But Ashman argues the approach is deeply flawed and runs contrary to explicit teaching – the approach we know works best to build students’ mastery of new concepts.

Liljedahl’s narrow definition of thinking as ‘being engaged in problem solving’ is problematic for starters, he suggests.

“This is something we’ve seen before – Peter Liljedahl has added some bells and whistles to it, and this is probably quite astute, because it looks different,” Ashman says.

“So, he gets the kids writing on mini whiteboards on the walls standing up, he’s got a way of assigning them to groups – he uses playing cards – and he’s developed a few novelties around the method, but the essential idea that kids should learn maths by solving problems is a very old one.”

Ashman, pictured, says the academic’s methods and objectives “exist in a self-referential bubble”.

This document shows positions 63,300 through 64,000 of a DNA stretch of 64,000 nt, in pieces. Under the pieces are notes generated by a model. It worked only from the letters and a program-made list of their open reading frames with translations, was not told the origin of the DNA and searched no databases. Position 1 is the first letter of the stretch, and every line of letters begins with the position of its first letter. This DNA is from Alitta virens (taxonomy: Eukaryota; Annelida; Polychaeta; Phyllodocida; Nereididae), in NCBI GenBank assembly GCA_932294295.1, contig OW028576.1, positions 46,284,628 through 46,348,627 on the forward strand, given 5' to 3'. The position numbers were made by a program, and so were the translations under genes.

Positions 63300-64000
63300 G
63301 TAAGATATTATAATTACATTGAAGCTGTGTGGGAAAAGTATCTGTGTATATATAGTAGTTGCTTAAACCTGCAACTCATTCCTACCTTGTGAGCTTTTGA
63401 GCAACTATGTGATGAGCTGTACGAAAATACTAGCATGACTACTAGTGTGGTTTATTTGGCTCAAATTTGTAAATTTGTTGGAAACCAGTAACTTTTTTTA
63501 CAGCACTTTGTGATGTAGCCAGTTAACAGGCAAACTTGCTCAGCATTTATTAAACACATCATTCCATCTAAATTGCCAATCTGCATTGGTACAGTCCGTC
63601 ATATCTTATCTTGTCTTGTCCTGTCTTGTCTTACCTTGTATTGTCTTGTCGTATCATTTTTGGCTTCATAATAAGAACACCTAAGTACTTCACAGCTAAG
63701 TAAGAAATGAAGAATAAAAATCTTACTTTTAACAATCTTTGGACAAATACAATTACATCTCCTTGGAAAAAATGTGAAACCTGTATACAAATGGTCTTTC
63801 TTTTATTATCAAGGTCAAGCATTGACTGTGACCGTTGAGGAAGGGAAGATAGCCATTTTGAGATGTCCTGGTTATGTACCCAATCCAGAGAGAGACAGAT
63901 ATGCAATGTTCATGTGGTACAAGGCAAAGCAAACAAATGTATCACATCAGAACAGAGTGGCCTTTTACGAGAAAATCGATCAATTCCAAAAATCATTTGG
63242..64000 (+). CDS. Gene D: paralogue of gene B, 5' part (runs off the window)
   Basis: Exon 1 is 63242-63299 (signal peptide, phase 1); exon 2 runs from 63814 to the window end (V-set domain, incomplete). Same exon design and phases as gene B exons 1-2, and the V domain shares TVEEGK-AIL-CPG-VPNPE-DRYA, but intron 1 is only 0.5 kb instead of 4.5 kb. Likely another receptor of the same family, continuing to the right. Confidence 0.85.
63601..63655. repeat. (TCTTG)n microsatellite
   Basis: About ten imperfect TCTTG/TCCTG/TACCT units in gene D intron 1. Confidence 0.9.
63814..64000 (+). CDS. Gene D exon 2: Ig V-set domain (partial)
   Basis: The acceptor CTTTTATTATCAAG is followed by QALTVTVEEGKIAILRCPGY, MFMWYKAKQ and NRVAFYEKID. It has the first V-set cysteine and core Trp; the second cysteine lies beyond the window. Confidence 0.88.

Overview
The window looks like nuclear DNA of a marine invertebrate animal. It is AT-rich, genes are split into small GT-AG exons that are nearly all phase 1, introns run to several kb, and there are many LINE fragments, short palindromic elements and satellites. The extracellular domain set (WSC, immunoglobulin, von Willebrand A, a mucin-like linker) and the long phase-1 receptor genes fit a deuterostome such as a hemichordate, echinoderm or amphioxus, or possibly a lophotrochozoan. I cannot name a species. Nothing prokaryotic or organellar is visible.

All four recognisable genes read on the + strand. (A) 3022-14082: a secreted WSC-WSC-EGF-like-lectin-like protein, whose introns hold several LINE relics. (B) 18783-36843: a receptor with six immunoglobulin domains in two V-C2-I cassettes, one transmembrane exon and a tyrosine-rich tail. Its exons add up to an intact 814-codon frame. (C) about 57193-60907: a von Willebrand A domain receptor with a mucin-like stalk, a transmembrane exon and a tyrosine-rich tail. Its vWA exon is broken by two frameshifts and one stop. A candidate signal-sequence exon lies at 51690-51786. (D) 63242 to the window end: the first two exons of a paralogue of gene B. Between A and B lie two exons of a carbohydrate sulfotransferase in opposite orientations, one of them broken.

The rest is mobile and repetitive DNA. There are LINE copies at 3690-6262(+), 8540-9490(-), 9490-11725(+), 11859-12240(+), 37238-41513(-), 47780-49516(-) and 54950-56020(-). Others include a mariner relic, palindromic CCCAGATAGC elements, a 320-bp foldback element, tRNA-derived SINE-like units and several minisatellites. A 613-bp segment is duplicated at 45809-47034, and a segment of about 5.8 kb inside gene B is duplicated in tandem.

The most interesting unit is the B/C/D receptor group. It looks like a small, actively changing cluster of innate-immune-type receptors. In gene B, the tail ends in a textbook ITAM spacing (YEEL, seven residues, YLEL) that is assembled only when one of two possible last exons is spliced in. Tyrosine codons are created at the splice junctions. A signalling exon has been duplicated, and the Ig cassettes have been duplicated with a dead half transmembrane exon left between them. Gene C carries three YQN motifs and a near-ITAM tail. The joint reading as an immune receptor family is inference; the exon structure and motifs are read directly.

According to the school leader, BTC is based on the bad idea that students should learn maths by copying what real mathematicians do.

Naturally, this doesn’t involve sitting in rows and solving problems a teacher has set.

Yet without strong foundational knowledge stored in long-term memory, novice learners will flounder in the kinds of situations BTC creates, Ashman adds. 

“When you’ve got novices, you actually need to teach them things, not just let them get on with trying to solve problems – you actually have to teach them some strategies they can use to solve the problem…

“And that’s, in essence, why these approaches fall down because they just overwhelm students.”

Canadian maths professor Anna Stokke has also raised alarm on X over BTC and its increasing implementation in schools.

“The first time I heard about Building Thinking Classrooms, I thought ‘What a scam! Someone came up with an idea to have kids work in groups on whiteboards and school divisions are paying for pro-d on this…’

“At that time, I looked at the so-called research articles on BTC and found no substance to any of it. I wrote to the divisional consultant and told them all the problems with the method and challenged them to send me research that supports it. That didn’t happen, of course. Then COVID happened, so no more BTC at my daughter’s school and I thought that might be the death of BTC.

“Alas, BTC is picking up steam. It seems to be everywhere I look. Time to look into this again, I think,” Stokke concludes.